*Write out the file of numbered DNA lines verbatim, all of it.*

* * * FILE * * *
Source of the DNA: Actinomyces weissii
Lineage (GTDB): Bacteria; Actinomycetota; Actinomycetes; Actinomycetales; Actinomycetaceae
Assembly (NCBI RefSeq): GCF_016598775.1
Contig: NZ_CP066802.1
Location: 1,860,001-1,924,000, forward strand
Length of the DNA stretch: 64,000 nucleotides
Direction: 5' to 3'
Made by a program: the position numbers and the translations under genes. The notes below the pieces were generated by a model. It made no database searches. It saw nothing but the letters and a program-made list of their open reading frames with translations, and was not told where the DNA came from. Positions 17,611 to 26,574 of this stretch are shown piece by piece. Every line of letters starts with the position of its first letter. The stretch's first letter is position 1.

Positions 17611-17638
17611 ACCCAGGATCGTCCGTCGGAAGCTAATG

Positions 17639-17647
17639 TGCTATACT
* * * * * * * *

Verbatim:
Source of the DNA: Actinomyces weissii
Lineage (GTDB): Bacteria; Actinomycetota; Actinomycetes; Actinomycetales; Actinomycetaceae
Assembly (NCBI RefSeq): GCF_016598775.1
Contig: NZ_CP066802.1
Location: 1,860,001-1,924,000, forward strand
Length of the DNA stretch: 64,000 nucleotides
Direction: 5' to 3'
Made by a program: the position numbers and the translations under genes. The notes below the pieces were generated by a model. It made no database searches. It saw nothing but the letters and a program-made list of their open reading frames with translations, and was not told where the DNA came from. Positions 17,611 to 26,574 of this stretch are shown piece by piece. Every line of letters starts with the position of its first letter. The stretch's first letter is position 1.

Positions 17611-17638
17611 ACCCAGGATCGTCCGTCGGAAGCTAATG

Positions 17639-17647
17639 TGCTATACT